CHICAGO – Jhoan Duran had an incredible rookie season.
He threw the fastest pitch in MLB this season a handful of times, ultimately reaching 103.8 miles per hour. He tossed an off-speed pitch 100.8 mph, which is unprecedented. He leads the American League in Win Probability Added at 4.6 and has a 2.4 Wins Above Replacement.
The 24-year-old's year couldn't have gone much better. Well, except for one tiny detail: He could have been a starter.
Duran had been one his whole career and trained with that mind-set during this past offseason. It wasn't until he arrived at spring training that he found out he'd be working out of the bullpen instead.
That transition happened with remarkable ease, with the Dominican Republic native posting a 1.86 ERA with 89 strikeouts and a 0.975 WHIP (walks plus hits, divided by innings pitched) in 67⅔ innings. He quickly pitched his way into clutch situations, earning eight saves. And while fans and pundits alike have heaped praise on the new reliever, he still yens to impact the game for longer than one or two innings at a time.
"Wherever they decide — if I'm going to be a starter again or stay in this role — it's going to be what it's going to be," Duran said in Spanish through an interpreter. "But I'm just going to be ready for whatever comes."
Twins manager Rocco Baldelli addressed this exact topic not too long ago. And from his perspective, Duran likely won't be on the mound to start a game in 2023.
"With someone that's as good as he is, we're going to let him continue being as good as he is in that role," Baldelli said. "I don't see him moving back to the rotation right now. Am I the sole person in that conversation? No. But I think we're talking about one of the best in the world at what he does. I say let him run with it."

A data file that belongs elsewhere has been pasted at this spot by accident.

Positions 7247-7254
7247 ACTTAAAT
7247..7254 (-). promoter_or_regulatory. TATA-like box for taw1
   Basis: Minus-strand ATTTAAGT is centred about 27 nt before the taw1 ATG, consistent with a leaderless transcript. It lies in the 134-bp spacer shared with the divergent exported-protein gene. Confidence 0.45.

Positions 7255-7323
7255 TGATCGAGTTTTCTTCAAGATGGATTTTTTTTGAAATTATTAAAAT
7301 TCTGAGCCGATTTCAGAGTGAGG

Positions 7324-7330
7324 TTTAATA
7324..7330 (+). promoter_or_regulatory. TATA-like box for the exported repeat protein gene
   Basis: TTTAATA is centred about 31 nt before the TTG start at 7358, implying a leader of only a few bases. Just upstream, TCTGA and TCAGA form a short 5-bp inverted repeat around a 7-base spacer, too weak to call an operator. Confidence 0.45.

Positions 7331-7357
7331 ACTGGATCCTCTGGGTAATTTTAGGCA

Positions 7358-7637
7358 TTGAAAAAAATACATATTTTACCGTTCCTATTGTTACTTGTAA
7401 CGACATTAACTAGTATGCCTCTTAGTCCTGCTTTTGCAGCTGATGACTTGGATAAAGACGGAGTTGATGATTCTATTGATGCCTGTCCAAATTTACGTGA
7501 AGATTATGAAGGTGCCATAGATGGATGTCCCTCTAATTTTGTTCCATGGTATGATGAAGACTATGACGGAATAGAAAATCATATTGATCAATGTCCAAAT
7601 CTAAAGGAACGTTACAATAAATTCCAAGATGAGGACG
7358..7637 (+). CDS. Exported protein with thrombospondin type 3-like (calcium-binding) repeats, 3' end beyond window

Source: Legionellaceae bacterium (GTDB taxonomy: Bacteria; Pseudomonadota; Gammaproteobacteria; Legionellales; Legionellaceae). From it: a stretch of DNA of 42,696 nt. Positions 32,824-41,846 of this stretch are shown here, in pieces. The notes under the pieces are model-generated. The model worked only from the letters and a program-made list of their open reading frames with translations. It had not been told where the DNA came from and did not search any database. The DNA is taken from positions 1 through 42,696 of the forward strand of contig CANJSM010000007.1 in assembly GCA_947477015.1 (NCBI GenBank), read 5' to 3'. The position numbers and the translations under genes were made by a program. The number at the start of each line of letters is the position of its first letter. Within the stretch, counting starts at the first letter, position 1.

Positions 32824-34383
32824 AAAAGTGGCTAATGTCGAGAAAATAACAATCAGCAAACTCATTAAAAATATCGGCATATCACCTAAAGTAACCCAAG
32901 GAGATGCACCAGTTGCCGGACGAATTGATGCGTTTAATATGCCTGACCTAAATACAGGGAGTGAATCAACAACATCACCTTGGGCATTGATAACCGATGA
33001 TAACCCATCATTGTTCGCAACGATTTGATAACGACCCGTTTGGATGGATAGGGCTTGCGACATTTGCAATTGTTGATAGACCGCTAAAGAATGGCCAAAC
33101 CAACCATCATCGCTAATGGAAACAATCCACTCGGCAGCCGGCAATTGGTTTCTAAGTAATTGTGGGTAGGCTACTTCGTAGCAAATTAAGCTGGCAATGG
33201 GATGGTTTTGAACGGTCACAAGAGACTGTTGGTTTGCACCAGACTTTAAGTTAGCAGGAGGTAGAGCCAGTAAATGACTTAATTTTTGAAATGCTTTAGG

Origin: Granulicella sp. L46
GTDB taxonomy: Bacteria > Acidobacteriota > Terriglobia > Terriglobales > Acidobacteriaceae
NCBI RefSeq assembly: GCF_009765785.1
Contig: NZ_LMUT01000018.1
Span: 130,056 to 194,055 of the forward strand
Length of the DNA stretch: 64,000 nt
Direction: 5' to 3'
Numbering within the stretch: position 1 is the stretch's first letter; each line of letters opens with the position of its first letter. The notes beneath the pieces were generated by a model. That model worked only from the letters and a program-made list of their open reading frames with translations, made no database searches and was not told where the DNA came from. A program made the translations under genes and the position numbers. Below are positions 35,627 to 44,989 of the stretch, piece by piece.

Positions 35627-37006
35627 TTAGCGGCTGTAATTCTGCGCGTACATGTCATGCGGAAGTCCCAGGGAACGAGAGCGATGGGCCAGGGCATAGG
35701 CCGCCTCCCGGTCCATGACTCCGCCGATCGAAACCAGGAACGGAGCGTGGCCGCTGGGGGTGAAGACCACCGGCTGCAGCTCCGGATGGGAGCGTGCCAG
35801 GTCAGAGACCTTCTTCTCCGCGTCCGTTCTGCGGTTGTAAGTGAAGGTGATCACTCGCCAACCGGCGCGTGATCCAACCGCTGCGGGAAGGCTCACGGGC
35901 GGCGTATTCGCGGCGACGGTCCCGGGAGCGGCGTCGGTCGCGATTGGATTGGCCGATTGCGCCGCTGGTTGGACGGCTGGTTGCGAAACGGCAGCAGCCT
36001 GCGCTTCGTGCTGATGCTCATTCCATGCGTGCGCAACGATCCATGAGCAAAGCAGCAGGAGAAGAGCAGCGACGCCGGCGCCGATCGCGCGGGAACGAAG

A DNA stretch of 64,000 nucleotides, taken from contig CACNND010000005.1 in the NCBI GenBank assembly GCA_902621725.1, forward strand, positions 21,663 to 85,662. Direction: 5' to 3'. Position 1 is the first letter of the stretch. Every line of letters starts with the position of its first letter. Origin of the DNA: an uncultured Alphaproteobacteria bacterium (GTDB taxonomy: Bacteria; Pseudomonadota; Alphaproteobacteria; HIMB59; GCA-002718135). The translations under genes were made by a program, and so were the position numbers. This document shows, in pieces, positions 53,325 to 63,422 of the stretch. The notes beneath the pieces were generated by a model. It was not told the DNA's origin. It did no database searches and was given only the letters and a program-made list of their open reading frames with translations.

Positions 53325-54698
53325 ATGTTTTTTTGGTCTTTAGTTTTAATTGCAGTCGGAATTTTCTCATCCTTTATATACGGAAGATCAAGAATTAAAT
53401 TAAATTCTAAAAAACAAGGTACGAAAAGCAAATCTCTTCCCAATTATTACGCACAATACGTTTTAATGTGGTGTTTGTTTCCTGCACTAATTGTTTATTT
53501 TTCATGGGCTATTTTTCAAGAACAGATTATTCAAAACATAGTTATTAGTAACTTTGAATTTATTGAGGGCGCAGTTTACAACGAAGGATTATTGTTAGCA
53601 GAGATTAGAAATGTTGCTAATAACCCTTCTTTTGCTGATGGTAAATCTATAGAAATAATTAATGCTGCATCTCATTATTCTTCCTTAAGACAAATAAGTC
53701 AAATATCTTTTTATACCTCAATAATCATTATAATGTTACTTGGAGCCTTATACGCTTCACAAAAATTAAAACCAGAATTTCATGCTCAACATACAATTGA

Ober and out
Bailey Ober ended his 2022 season in Monday's 3-2 loss to the White Sox on a run of four strong starts after coming back from a lengthy right groin injury.
In his 22⅓ innings pitched during that span, he established a 2.01 ERA while allowing only 12 hits, five earned runs and four walks, with 22 strikeouts.
"I feel like I'm only getting stronger out there. I feel really healthy right now," Ober said. "It's tough to miss that big chunk in the middle of the season, but it kind of feels like I'm ramping up again health-wise. But I feel really good, and now I'm just kind of happy that I was able to come back."
Because of the injury, Ober managed to start only 11 games this season. He dealt with a right hip strain late last season, too, his first in the majors. He plans to focus on injury prevention this offseason, working with his physical therapist on stretching or maybe some yoga.
But even with the setbacks, Ober said he still can view this year as somewhat of a success.
"You don't want to be out, away from the team, but … the best thing I was able to do was come back, finish strong," Ober said. "… To be coming off the IL straightaway and have success right after an injury, it feels pretty good.
"… I was hoping to come back for a playoff push. Obviously, things didn't work out our way. But it feels good to be able to come back and just remind people of who I am and what I can do."